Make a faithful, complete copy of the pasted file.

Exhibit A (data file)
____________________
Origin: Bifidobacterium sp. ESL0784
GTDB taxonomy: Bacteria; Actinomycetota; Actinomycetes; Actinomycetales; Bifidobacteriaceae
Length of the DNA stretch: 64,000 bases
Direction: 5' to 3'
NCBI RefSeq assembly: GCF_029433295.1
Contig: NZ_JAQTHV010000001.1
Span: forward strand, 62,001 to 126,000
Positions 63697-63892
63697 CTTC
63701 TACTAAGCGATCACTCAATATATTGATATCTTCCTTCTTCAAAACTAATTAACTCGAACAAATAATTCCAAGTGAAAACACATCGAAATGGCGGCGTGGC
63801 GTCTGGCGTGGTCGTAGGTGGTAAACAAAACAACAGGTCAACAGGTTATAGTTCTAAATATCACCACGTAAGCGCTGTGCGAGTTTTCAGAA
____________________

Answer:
Origin: Bifidobacterium sp. ESL0784
GTDB taxonomy: Bacteria; Actinomycetota; Actinomycetes; Actinomycetales; Bifidobacteriaceae
Length of the DNA stretch: 64,000 bases
Direction: 5' to 3'
NCBI RefSeq assembly: GCF_029433295.1
Contig: NZ_JAQTHV010000001.1
Span: forward strand, 62,001 to 126,000
Positions 63697-63892
63697 CTTC
63701 TACTAAGCGATCACTCAATATATTGATATCTTCCTTCTTCAAAACTAATTAACTCGAACAAATAATTCCAAGTGAAAACACATCGAAATGGCGGCGTGGC
63801 GTCTGGCGTGGTCGTAGGTGGTAAACAAAACAACAGGTCAACAGGTTATAGTTCTAAATATCACCACGTAAGCGCTGTGCGAGTTTTCAGAA